4. ^ 刘小卓 (2018-08-13). "Britain's love affair with Chinese food - World". Chinadaily.com.cn (in Chinese). Retrieved 2020-06-14.
  5. ^ a b Dunlop, Fuchsia (2019-09-15). "The UK's Chinese food revolution". The Guardian. Retrieved 2020-06-14.
  6. ^ a b "Chinese Food in Britain Has Come a Long Way Since the 80s". Chinese Food in Britain Has Come a Long Way Since the 80s. 9 July 2014. Retrieved 2020-06-14.
  7. ^ a b c Sulan Masing, Anna (2023-05-18). "Why has British Chinese food shocked the US?". BBC. Retrieved 2023-05-26.
  8. ^ a b c "British Chinese Food - - 英國中餐 - British Chinese Heritage Centre - British Chinese Heritage Centre". British Chinese Heritage Centre (in Chinese). Archived from the original on 2020-10-01. Retrieved 2020-06-15.
  9. ^ "Chinese diaspora in Britain" (PDF). British Museum. Archived from the original (PDF) on 2 June 2011. Retrieved 22 June 2011.
  10. ^ "Chinese restaurants". The British Library. Retrieved 2020-06-16.
  11. ^ "BRITISH CHINESE FOOD CULTURE". Ming Ai London. Archived from the original on 2020-06-15. Retrieved 2020-06-15.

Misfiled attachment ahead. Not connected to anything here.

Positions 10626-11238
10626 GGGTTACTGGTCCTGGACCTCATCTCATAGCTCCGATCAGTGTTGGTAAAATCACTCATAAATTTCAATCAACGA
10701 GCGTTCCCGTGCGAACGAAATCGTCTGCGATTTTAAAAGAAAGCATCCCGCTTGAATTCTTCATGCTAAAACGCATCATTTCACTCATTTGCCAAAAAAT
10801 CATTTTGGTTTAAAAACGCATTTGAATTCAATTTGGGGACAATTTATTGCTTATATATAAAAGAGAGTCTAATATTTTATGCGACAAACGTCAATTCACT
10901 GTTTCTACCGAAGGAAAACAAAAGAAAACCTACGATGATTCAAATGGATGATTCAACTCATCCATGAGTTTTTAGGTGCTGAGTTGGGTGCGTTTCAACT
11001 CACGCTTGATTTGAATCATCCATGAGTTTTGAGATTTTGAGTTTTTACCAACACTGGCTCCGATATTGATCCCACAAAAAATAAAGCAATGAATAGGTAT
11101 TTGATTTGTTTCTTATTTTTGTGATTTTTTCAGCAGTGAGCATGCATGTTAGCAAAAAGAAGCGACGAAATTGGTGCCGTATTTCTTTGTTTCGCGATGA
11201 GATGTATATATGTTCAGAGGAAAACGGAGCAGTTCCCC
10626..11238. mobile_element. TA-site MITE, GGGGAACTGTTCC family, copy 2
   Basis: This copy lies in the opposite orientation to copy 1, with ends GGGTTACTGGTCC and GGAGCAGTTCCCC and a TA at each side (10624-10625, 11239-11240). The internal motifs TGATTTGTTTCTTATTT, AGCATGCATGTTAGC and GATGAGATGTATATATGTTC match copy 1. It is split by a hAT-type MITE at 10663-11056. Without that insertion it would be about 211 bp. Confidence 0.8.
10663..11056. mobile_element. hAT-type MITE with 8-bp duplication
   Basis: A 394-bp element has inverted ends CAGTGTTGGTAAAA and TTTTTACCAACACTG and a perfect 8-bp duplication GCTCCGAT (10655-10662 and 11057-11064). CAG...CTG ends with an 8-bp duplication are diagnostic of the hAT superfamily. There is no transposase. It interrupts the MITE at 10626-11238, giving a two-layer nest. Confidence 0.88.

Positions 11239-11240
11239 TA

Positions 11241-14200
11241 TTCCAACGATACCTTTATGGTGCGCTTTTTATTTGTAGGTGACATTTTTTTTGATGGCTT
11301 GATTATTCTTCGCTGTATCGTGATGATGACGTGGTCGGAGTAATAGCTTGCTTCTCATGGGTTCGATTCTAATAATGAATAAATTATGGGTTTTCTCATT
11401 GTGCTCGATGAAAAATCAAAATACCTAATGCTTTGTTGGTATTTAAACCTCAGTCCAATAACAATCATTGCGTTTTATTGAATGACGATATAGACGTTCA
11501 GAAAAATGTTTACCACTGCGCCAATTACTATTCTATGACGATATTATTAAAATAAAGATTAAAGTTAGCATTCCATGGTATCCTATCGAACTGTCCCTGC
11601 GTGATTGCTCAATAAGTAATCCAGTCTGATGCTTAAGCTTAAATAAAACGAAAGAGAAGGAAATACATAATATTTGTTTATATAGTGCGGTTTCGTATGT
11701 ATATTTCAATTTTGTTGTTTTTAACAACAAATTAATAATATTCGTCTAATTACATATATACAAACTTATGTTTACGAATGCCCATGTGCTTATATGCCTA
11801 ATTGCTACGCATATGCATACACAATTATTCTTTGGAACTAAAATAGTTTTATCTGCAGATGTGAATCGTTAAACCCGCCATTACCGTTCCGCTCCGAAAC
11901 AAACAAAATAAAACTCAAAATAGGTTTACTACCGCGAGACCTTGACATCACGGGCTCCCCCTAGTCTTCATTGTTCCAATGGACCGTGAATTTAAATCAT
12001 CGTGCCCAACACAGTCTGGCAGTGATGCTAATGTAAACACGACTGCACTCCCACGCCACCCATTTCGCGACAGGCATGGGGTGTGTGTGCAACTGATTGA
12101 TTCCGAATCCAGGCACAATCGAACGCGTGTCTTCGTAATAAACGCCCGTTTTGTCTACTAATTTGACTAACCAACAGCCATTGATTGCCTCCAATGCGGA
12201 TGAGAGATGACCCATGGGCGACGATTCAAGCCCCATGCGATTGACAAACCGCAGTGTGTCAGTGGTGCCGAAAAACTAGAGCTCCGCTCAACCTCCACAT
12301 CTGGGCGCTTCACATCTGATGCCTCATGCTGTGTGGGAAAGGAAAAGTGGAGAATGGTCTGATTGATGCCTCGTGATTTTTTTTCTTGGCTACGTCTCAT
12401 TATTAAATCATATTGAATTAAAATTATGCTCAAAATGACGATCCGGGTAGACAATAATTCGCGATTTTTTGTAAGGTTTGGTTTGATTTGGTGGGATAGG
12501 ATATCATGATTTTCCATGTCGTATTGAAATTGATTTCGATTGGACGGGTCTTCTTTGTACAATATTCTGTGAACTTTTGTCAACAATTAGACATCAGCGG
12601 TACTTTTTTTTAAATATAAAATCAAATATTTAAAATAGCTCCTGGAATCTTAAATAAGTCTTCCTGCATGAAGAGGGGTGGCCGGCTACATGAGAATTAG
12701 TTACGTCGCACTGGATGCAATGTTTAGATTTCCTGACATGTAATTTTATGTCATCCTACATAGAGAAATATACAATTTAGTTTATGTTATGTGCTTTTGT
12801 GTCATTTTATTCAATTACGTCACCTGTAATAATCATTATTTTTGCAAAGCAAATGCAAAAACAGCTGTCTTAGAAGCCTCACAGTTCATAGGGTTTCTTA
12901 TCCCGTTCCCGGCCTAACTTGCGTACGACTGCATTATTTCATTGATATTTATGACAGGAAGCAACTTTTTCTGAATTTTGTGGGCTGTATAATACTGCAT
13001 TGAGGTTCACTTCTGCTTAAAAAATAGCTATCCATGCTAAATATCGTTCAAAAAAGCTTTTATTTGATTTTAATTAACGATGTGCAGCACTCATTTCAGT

12. ^ a b Gillett, Victoria Lindrea & Francesca (2020-02-03). "Coronavirus fear hits London's Chinatown". BBC News. Retrieved 2020-06-15.
  13. ^ Sukhadwala, Sejal (2017-04-12). "How Long Have Londoners Been Eating Chinese Food For?". Londonist. Retrieved 2020-06-14.
  14. ^ "Savour the success from aromatic". Cherry Valley. Archived from the original on 2 February 2009. Retrieved 5 October 2007.
  15. ^ "Crispy Aromatic Duck And Other British Inventions". DimSum. Archived from the original on 29 September 2011. Retrieved 1 October 2011.
  16. ^ Hom, Ken. "Recipe for crispy aromatic duck". BBC. Archived from the original on 7 September 2007. Retrieved 5 October 2007.
  17. ^ a b Dunlop, Fuchsia (19 March 2021). "How the British-Chinese takeaway took off". Financial Times. Retrieved 4 April 2021.
  18. ^ Bona, Marta (2020-01-23). "The Chinese Chippy Delicacy the Rest of the World Is Missing Out On". Vice. Retrieved 2023-08-25.
  19. ^ "Meet the people shaking up Chinese cuisine in the UK". Hospitality News. 2020-01-09. Retrieved 2020-06-14.